Hal fired back that it was Helen who was the adulteress, consorting with a prominent Cincinnati businessman named Frank Foster, who conducted séances in the dark at Hal’s mother’s mansion in Price Hill, where spirits allegedly informed Helen of her wayward husband’s misbehavior. Hal testified that all this spiritualist hokum was just a cover for hanky-panky, per The Cincinnati Post [November 1, 1882]:

“Gen. Young alleges that Mrs. Young attended spiritualistic séances with Foster, and that during these séances she allowed Foster to take all manner of improper liberties with her.”

Foster denied any sexual involvement with Helen Young, claiming that their mutual interest was entirely spiritual, and his wife published a newspaper advertisement maintaining her husband’s innocence. On November 2, 1882, Foster waylaid Hal on Fourth Street and set about him with a horsewhip until a police officer dragged Foster away.

Helen Young, in an effort to gather more incriminating material on her husband, hired a detective named Annie Gilroy, the only woman detective in Cincinnati at that time, and also the only detective moonlighting as a voodoo priestess. Detective Gilroy testified that she used voodoo, particularly fortune-telling, to help gather scandalous rumors in this case.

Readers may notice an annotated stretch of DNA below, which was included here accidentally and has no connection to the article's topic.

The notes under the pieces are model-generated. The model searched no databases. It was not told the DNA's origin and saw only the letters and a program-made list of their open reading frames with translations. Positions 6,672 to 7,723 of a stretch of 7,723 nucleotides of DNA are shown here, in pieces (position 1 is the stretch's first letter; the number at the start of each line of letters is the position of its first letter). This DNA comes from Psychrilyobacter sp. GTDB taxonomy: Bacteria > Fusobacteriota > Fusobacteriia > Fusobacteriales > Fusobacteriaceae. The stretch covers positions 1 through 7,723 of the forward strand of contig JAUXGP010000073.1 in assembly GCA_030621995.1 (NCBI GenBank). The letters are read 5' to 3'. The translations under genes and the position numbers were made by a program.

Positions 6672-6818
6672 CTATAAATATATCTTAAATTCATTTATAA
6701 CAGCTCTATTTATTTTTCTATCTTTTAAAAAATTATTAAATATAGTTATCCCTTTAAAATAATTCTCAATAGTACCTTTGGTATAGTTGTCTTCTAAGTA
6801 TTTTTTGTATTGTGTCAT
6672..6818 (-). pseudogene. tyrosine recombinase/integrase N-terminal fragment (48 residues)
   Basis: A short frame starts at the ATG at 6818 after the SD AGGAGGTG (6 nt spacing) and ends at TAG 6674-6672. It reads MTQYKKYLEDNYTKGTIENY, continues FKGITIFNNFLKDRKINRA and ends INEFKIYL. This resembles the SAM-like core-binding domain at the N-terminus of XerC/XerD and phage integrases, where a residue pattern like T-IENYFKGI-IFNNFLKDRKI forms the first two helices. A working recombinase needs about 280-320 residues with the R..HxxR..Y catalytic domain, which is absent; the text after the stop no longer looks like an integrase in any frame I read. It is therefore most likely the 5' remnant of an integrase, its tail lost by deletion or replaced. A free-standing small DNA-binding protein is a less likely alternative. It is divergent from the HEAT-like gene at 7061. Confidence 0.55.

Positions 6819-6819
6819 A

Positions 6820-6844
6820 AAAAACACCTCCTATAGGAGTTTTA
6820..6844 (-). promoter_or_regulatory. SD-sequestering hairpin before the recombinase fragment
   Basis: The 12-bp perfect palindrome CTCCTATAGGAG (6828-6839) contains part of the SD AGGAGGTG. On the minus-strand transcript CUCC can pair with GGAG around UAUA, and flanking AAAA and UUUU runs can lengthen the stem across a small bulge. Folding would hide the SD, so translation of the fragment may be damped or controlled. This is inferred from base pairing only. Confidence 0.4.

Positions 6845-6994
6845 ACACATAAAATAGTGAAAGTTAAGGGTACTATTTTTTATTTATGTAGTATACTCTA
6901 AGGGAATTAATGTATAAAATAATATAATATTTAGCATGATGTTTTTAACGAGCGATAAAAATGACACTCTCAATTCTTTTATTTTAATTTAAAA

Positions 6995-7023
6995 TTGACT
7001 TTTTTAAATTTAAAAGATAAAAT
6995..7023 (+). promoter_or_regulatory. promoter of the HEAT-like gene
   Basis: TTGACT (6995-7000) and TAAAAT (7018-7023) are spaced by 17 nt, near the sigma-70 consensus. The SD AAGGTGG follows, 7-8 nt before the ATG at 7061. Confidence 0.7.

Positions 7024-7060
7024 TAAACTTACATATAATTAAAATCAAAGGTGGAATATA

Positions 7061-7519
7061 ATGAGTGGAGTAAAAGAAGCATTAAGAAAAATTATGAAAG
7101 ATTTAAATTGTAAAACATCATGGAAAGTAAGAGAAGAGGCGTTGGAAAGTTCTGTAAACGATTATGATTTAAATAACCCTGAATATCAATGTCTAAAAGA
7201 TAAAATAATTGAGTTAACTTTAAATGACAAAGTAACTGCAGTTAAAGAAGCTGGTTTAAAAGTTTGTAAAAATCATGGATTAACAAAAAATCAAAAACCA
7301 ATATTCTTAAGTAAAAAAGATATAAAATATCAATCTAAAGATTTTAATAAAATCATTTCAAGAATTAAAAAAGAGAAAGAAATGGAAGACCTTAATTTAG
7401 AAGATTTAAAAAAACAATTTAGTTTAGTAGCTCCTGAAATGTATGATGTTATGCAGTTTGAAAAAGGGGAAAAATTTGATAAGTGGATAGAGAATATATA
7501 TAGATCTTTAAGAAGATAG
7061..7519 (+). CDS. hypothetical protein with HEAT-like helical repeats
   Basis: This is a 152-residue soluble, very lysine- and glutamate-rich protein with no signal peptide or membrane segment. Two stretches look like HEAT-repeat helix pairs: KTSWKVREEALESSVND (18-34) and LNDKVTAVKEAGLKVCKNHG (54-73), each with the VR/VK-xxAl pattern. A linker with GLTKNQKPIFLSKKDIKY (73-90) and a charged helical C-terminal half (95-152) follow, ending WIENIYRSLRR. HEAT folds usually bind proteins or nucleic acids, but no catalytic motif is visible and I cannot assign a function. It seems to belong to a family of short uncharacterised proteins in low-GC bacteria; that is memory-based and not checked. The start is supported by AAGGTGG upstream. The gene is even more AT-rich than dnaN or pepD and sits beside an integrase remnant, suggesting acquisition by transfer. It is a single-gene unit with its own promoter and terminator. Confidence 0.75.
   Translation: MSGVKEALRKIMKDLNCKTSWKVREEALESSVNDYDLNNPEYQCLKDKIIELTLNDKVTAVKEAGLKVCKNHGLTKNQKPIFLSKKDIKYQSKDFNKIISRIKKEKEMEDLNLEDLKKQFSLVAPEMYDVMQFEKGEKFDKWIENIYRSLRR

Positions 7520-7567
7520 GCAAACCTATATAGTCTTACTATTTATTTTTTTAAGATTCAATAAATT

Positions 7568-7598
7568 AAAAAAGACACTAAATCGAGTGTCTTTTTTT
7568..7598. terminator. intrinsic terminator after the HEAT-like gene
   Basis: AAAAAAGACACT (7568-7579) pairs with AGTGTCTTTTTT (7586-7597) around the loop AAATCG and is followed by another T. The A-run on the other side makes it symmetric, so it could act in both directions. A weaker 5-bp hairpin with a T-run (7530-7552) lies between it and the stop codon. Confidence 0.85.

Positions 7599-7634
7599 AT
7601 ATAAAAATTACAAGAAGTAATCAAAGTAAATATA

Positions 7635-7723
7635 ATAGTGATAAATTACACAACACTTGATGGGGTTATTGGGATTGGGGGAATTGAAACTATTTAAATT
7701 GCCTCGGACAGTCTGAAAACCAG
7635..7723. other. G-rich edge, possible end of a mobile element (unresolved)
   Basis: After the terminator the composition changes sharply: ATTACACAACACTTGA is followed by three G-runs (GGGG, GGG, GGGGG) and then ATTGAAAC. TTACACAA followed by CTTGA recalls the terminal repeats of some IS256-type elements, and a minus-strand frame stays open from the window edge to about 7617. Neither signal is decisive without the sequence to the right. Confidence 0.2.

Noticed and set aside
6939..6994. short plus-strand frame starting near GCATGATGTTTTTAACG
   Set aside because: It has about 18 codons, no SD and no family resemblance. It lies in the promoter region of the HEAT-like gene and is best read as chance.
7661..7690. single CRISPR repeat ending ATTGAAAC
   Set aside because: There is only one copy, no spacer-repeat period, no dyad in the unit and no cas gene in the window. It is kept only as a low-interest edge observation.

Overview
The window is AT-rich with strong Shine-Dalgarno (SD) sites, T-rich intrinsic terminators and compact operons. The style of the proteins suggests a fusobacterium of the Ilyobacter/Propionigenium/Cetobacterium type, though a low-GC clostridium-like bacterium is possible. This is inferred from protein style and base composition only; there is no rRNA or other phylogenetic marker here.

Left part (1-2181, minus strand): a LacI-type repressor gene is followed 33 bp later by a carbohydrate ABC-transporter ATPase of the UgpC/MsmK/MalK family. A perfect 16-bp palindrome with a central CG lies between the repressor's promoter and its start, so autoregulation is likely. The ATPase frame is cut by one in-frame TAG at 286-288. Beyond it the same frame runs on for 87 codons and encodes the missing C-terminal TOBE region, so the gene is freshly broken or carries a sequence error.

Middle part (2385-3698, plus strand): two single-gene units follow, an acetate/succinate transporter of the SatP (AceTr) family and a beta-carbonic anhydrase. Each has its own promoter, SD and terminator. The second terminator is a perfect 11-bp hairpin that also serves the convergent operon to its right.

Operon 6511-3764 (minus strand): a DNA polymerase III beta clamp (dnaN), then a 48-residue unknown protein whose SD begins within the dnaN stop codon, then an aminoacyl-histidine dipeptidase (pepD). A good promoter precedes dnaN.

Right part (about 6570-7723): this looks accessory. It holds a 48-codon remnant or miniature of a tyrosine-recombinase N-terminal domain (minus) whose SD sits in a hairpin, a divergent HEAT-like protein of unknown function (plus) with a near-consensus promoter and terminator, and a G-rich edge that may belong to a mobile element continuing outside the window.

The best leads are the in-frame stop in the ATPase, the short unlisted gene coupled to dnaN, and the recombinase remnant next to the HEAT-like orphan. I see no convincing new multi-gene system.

After all the foofaraw settled, the court ruled in Helen Young’s favor. She got the divorce and a substantial monetary settlement, which she never fully collected. Helen Young launched a career as a fine artist and had some success.

Following the divorce, Hal Young moved to Paris with Mr. and Mrs. Griswold. On one of his infrequent trips back to the U.S., he met Louisa Smith, recently divorced from a New York stockbroker. In 1886, they married in Connecticut and set up housekeeping in Paris.

Two years later, Hal kicked Louisa out of their hotel and she had to borrow money from a neighbor to book passage back to the U.S. Hal’s sister, who may have introduced Louisa to Hal, took in the abandoned woman and sued Hal for reimbursement. Hal, true to form, countersued his own sister, insisting that she had inspired his wife to leave him.

In an attempt to appear impoverished, Hal signed over blocks of stock to two French women and to a young American student living in Paris. Louisa claimed that Hal was absent often, allegedly on business, but that she found him in Paris cafes in the company of one or more of these women.

According to The Cincinnati Post [January 10, 1894] Hal’s attorney said his client hoped not to get divorced, because he would only get married again:

“Mr. Baker, who represents General Young, stated that his client, who is now past 60 years old, has decided not to press his divorce suit, because he realizes that if he were again single he would be in danger of forming an unfortunate alliance with some woman.”

Louisa succeeded in getting her divorce, however, and a judgment of $40,000 from General Young. Despite several lawsuits, she never collected most of it. Hal remained in Paris, immune to subpoenas and process servers but maintaining his debonair reputation. When he died, The Cincinnati Enquirer [April 7, 1911] noted:

“He made his home in Paris, where he entertained all the visiting Americans of prominence. His death removes one of the landmarks of Paris.”